What motivated you to pursue Agricultural/Applied Economics as a profession?
I had a great professor. Dr. Josef Broder taught me Introduction to Agricultural Economics. I was loathing taking economics, but Dr. Broder showed me that economics can help us address real problems, ones that I saw in my rural, predominately African American community. In a later class, with the enthusiasm for economics I learned in my introductory class, I wrote a paper on the determinants of teen pregnancy in rural Georgia. With Dr. Broder’s support I presented that work in the Student Section of the AAEA, my first professional meeting. His early intervention, engagement, and mentoring led me to this profession.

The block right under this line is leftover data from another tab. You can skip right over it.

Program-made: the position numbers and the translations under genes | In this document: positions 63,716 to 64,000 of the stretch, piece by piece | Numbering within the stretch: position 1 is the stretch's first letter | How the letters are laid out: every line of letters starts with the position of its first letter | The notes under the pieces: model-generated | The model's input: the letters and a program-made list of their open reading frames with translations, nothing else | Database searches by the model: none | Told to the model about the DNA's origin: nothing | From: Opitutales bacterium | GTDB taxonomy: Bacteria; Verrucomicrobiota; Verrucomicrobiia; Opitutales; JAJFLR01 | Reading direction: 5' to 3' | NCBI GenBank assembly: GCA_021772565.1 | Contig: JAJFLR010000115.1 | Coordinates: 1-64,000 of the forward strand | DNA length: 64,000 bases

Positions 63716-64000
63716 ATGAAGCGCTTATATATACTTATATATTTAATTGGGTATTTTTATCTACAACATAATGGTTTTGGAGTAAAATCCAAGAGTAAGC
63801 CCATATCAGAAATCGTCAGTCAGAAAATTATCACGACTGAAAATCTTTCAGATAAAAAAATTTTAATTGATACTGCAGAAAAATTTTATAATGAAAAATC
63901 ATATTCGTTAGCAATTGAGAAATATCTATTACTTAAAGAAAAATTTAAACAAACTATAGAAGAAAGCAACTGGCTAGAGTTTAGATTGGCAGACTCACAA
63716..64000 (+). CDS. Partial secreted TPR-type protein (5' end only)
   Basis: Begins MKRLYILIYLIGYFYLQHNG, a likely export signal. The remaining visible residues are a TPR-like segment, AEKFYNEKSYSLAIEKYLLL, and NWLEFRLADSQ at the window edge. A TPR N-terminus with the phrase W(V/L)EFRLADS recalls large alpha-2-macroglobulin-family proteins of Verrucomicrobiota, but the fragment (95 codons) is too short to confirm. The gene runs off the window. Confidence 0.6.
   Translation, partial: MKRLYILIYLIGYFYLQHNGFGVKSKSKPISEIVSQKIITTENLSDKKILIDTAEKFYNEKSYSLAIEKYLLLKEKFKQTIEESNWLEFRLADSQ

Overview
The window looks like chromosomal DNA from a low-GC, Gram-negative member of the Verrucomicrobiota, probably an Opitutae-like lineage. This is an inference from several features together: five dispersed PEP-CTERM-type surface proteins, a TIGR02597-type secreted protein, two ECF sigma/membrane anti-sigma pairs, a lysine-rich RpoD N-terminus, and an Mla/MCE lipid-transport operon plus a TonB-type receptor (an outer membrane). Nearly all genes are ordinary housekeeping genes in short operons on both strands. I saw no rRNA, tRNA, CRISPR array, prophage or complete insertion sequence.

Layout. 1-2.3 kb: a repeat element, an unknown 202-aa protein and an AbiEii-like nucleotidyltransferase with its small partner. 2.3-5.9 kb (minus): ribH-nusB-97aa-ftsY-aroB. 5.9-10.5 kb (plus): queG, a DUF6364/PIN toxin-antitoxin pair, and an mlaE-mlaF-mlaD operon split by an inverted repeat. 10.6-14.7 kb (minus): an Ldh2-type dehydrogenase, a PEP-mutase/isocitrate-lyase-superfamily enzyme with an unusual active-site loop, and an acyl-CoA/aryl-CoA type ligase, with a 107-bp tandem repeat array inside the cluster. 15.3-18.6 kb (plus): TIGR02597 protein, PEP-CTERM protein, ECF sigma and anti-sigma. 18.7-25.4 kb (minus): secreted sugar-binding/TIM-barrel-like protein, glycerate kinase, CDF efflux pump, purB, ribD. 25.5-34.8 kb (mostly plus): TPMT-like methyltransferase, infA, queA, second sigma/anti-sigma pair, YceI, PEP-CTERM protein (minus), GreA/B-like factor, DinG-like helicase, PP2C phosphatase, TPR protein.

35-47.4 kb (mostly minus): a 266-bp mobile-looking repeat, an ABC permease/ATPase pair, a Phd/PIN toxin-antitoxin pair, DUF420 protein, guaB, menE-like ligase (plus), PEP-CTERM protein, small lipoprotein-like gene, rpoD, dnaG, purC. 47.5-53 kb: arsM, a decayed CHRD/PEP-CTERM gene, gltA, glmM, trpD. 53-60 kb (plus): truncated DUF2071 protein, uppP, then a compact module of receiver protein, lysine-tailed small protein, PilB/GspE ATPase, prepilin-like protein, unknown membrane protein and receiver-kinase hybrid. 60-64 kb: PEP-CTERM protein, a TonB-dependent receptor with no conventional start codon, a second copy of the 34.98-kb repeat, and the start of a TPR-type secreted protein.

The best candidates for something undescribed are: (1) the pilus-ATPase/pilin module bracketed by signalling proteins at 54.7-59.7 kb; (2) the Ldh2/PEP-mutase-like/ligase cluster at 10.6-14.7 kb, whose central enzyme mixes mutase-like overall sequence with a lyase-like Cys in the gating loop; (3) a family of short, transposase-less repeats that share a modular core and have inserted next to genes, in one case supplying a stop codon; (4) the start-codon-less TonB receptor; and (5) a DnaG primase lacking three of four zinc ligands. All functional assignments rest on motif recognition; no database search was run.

Why did you join AAEA, and how has membership in the Association impacted your professional development?
Early on I learned that engagement in the AAEA is vital to career success, but I stayed connected to the AAEA because of mentors like Dr. Ralph Christy and Dr. Daniel Sumner who encouraged me professionally and personally. I do not believe that I would be a full professor if I had not continued with the AAEA.
What advice would you give to an up and coming Agricultural/Applied Economist?
Connect with other good researchers. Support your colleagues and pull for the good of the whole. Read broadly and engage scholars beyond economics. Take risks. Don’t forget you did not get here on your own. Live in equanimity.